Gauss Sphere Surface / U = -W / f=ma=qE

• mewon
In summary, the escape speed for an electron initially at rest on the surface of a sphere with a radius of 1.0 cm and a uniformly distrubted charge of 1.6 X 10^-15 C is 1/2(mv^2).
mewon

Homework Statement

What is the escape speed for an electron initially at rest on the surface of a sphere with a radius of 1.0 cm and a uniformly distrubted charge of 1.6 X 10^-15 C? That is, what initial speed must the electron have in order to reach an infinite distance from the sphere and have zero kinetic energy when it gets there?

Homework Equations

E = spherical surface with q charge: 1/2Eo (q/r)
U = -W
eV = Winfinity->A
Ke = 1/2(mv^2)
f=ma=qE
Vf + Vi + Ui + Uf = 0

The Attempt at a Solution

I've played with all these relevant equations and tried to massage the numbers, but I'm pretty off.

I know that we have equilibrium while the electron is on the charged sphere surface. We have Vi. When we reach point infinite distance from sphere we have Vf...why does it have zero kinetic energy when it gets there if Kinetic energy is different from Work? Doesn't that mean it has no mass and no velocity?

The last relevant equation gives me ideas that I should be working in two parallel equations.

Thanks in advance. It's really great to read through all the forums in here and see some of the fun challenges that lie ahead in Physics - harmonic oscillations, divergence/convergence.

potential energy

What electric potential energy does the electron have at the surface of the sphere? (How does potential energy depend on distance?)

Ui = 0 at infinity and electric potential V is also zero at infinity.
Uf/q = electric potential energy on the surface of the sphere.

Not sure what you're saying here. Initially, at the surface of the sphere, what's the potential energy of the electron? The final potential energy at infinity will be zero.

You might want to read this: http://hyperphysics.phy-astr.gsu.edu/hbase/electric/elepe.html"

Last edited by a moderator:
Thank you for the link; that is clear and helpful (and unlike anything in my book's chapter).

I was trying to say similarly I think, applying Gauss/Coulomb ideas with:

Uf - Ui = -W

I'll try writing the math now!

Question though, why does the problem statement say that there is no "kinetic" energy when the electron reaches the infinite distance? I just saw something about this in one of the threads in here...about the electron no longer having mass at this infinite point. 0 Kinetic energy would be achieved also if there is no final velocity.

Last edited:
escape speed is the minimum needed to reach infinity

mewon said:
Question though, why does the problem statement say that there is no "kinetic" energy when the electron reaches the infinite distance?
Because they want you to calculate the minimum speed (or kinetic energy) needed to escape and reach "infinity". That's the speed for which it just runs out of energy as it goes to infinity. You can always give the electron a greater initial speed, but then it will have more than enough energy and will never slow down to zero speed or kinetic energy.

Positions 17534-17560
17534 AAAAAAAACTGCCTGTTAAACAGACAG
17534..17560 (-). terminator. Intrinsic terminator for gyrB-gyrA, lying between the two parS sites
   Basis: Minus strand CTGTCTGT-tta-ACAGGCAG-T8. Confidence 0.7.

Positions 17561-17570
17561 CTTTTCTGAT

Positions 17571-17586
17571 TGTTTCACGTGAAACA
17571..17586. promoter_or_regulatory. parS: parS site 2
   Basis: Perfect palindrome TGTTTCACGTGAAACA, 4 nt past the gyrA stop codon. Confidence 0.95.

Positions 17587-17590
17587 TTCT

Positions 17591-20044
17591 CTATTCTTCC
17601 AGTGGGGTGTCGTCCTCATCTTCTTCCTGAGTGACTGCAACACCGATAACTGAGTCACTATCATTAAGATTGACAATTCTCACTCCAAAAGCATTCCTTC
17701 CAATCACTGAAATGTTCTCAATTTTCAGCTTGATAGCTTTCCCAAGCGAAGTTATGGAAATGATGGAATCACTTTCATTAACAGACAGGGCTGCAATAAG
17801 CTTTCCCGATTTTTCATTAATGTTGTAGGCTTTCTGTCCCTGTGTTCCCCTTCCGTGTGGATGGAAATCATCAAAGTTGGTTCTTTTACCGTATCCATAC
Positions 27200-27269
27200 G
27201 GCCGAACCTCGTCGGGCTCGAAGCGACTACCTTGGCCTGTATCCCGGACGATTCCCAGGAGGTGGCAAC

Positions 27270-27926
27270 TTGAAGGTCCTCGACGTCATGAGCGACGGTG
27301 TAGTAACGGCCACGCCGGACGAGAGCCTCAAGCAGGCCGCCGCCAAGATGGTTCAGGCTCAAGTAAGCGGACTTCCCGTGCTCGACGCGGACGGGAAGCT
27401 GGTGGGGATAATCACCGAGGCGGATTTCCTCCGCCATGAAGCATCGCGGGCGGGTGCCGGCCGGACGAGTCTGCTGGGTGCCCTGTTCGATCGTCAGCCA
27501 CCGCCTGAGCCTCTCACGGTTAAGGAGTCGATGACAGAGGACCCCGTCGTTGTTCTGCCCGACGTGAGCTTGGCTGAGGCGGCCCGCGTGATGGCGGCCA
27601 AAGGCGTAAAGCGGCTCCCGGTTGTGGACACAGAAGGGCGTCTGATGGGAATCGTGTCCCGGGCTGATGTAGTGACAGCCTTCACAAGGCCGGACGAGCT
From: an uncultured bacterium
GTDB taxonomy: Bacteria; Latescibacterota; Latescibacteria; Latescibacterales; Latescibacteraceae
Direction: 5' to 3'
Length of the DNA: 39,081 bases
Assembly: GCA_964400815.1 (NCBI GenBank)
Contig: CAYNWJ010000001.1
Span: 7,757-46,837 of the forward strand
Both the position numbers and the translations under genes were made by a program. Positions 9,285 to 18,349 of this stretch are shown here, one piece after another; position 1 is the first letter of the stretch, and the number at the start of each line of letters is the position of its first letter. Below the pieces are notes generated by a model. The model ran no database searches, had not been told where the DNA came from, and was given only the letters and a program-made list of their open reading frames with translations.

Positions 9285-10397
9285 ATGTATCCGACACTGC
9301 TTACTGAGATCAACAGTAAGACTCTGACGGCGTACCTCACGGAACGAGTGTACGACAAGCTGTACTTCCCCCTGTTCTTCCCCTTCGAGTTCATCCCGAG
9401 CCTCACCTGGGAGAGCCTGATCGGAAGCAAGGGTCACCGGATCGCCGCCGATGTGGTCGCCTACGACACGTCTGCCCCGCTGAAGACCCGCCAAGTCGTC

Thank you Doc Al!

Had to take a break but I got it now ;-) It was easier than I was making it.

U = W
1/2(MV^2) = (1/4pieEo)(Qe/r)

This is a great site.

I'm paying my dues which are a great value and I'm sure I'll be here more through the next quarter Physics curriculum as well.

I am teaching post MA and have trouble getting to my Physics teacher office hours nor any school offered tutoring. It's also a way better deal and more convenient than hiring a local tutor to help on any HW problems I have questions on!

1. What is Gauss Sphere Surface?

Gauss Sphere Surface, also known as Gaussian surface, is an imaginary surface used in Gauss's law to calculate the electric field of a charge distribution. It is a closed surface that encloses a charge or a group of charges and is chosen to simplify the calculation of the electric field.

2. What does U = -W mean in this context?

In this context, U = -W represents the conservation of energy principle, where the change in potential energy (U) of a charged particle is equal to the negative of the work (W) done by the electric field on the particle.

3. How does the equation f=ma relate to Gauss Sphere Surface?

The equation f=ma, also known as Newton's second law of motion, is used to calculate the force (f) experienced by a charged particle in an electric field. The force is equal to the mass (m) of the particle multiplied by its acceleration (a), which is determined by the electric field.

4. What is the significance of qE in this equation?

Qe represents the electric force experienced by a charged particle in an electric field. It is calculated by multiplying the charge of the particle (q) by the strength of the electric field (E) at that point.

5. How is Gauss Sphere Surface/U = -W/f=ma=qE used in practical applications?

This equation is commonly used in electromagnetism to calculate and predict the behavior of charged particles in electric fields. It is also used in the design and analysis of electrical circuits and devices, such as capacitors and electric motors.

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